If it is a factual attack, the Court may consider any evidence (affidavits, testimony, documents, etc.) submitted by the parties that is relevant to the issue of jurisdiction. Id., citing Irwin v. Veterans Admin., 874 F.2d 1092, 1096 (5th Cir.1989). A defendant making a factual attack on a complaint may provide supporting affidavits, testimony or other admissible evidence. Paterson v. Weinberger, 644 F.2d 521, 523 (5th Cir.1981). The plaintiff, to satisfy its burden of proof, may also submit evidence to show by a preponderance of the evidence that subject matter jurisdiction exists. Id. The court's consideration of such matters outside the pleadings does not convert the motion to one for summary judgment under Rule 56(c). Robinson v. Paulson, H–06–4083, 2008 WL 4692392 at *10 (S.D.Tex. Oct. 28, 2008), citing Garcia, 104 F.3d at 1261. "Unlike in a facial attack where jurisdiction is determined upon the basis of allegations of the complaint, accepted as true[,] when a factual attack is made upon federal jurisdiction, no presumption of truthfulness attaches to the plaintiffs' jurisdictional allegations, and the court is free to weigh the evidence and satisfy itself as to the existence of its power to hear the case. In a factual attack, the plaintiffs have the burden of proving that federal jurisdiction does in fact exist." Evans v. Tubbe, 657 F.2d 661, 663 (5th Cir.1981). In resolving a factual attack on subject matter jurisdiction under Rule 12(b)(1), the district court, which does not address the merits of the suit,1 has significant authority " ‘to weigh the evidence and satisfy itself as to the existence of its power to hear the case.’ " Robinson v. Paulson, No. H–06–4083, 2008 WL 4692392, *10 (S.D.Tex. Oct. 22, 2008), quoting Garcia v. Copenhaver, Bell & Assocs., 104 F.3d 1256, 1261 (11th Cir.1997), and citing Clark v. Tarrant County, 798 F.2d 736, 741 (5th Cir.1986).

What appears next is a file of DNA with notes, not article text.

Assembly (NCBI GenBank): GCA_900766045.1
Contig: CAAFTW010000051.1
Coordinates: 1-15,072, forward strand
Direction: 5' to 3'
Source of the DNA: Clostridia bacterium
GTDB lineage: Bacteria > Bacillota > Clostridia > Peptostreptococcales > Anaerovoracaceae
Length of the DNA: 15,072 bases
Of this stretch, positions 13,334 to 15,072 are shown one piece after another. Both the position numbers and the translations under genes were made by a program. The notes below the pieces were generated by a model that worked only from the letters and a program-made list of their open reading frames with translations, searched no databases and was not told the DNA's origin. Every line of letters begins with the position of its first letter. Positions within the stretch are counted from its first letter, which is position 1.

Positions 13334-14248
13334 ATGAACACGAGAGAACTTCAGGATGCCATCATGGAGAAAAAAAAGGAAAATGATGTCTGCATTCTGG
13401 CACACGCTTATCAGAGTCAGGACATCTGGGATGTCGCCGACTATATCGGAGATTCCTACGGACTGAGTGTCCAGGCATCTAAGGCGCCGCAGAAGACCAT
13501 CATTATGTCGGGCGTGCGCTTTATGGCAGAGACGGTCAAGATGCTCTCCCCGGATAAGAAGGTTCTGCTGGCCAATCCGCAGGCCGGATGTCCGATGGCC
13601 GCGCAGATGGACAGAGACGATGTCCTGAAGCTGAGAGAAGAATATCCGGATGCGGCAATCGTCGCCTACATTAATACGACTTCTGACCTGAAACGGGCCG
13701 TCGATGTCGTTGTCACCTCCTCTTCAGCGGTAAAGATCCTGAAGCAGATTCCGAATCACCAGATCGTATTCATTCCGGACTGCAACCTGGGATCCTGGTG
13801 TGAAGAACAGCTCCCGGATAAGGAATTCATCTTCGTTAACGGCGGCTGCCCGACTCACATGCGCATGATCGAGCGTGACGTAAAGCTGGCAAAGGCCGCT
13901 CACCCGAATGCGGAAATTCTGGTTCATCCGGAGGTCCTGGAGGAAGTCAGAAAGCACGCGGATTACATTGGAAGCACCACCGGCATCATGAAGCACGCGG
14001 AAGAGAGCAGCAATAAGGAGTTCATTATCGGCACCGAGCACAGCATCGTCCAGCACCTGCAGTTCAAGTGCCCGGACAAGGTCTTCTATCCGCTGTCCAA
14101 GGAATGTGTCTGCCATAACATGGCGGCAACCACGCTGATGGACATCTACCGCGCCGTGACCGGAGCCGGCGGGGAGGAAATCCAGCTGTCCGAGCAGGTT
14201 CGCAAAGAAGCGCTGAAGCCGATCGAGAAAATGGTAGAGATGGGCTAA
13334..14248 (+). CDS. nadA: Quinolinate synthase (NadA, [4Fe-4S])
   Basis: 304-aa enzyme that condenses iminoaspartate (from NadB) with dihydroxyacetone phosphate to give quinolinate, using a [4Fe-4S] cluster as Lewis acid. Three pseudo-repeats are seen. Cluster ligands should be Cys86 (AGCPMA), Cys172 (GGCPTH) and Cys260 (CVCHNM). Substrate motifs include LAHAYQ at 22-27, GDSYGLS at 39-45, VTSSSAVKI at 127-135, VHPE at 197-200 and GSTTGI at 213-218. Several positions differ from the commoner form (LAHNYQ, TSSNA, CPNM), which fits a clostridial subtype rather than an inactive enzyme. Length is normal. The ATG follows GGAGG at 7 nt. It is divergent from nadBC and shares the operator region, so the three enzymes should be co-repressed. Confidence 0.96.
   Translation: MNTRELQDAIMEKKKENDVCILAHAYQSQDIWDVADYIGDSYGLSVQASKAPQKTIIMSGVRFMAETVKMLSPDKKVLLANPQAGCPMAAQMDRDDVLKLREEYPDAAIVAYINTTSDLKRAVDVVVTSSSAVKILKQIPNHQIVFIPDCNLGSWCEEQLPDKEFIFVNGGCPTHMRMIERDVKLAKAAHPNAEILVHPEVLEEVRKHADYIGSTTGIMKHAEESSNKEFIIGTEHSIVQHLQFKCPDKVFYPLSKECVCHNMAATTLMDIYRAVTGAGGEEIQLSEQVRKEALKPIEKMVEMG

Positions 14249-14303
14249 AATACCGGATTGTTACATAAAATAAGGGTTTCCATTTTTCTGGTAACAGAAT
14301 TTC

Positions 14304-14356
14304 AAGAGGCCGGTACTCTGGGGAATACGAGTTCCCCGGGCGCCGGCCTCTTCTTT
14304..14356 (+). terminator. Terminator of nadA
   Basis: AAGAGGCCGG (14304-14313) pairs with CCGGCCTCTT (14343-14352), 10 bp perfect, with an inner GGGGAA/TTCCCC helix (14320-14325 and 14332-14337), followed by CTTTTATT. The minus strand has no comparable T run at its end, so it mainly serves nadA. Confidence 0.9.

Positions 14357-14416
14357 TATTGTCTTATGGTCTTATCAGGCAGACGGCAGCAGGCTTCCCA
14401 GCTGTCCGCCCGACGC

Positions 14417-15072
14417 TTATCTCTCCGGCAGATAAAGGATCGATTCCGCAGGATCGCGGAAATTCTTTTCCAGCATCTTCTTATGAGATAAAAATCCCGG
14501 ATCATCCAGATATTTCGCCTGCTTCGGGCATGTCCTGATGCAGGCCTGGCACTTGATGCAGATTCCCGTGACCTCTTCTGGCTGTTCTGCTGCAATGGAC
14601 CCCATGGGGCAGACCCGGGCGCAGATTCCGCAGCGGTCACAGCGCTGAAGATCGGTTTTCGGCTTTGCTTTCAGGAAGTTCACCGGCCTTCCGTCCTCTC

Rule 12(h)(3) states, "If the court determines at any time that it lacks subject matter jurisdiction, the court must dismiss the action." Unlike Rule 12(b)(1), which must be raised by motion of a party, under Rule 12(h)(3) the court may raise lack of subject matter jurisdiction by itself at any time.

Rule 12(b)(6)

When a district court reviews a motion to dismiss pursuant to Fed.R.Civ.P. 12(b)(6), it must construe the complaint in favor of the plaintiff and take all well-pleaded facts as true. Randall D. Wolcott, MD, PA v. Sebelius, 635 F.3d 757, 763 (5th Cir.2011), citing Gonzalez v. Kay, 577 F.3d 600, 603 (5th Cir.2009). The plaintiff's legal conclusions are not entitled to the same assumption. Ashcroft v. Iqbal, 556 U.S. 662, 678, 129 S.Ct. 1937, 173 L.Ed.2d 868 (2009) ("The tenet that a court must

132 F.Supp.3d 863

accept as true all of the allegations contained in a complaint is inapplicable to legal conclusions."), citing Bell Atlantic Corp. v. Twombly, 550 U.S. 544, 555, 127 S.Ct. 1955, 167 L.Ed.2d 929 (2007) ; Hinojosa v. U.S. Bureau of Prisons, 506 Fed.Appx. 280, 283 (5th Cir.2013).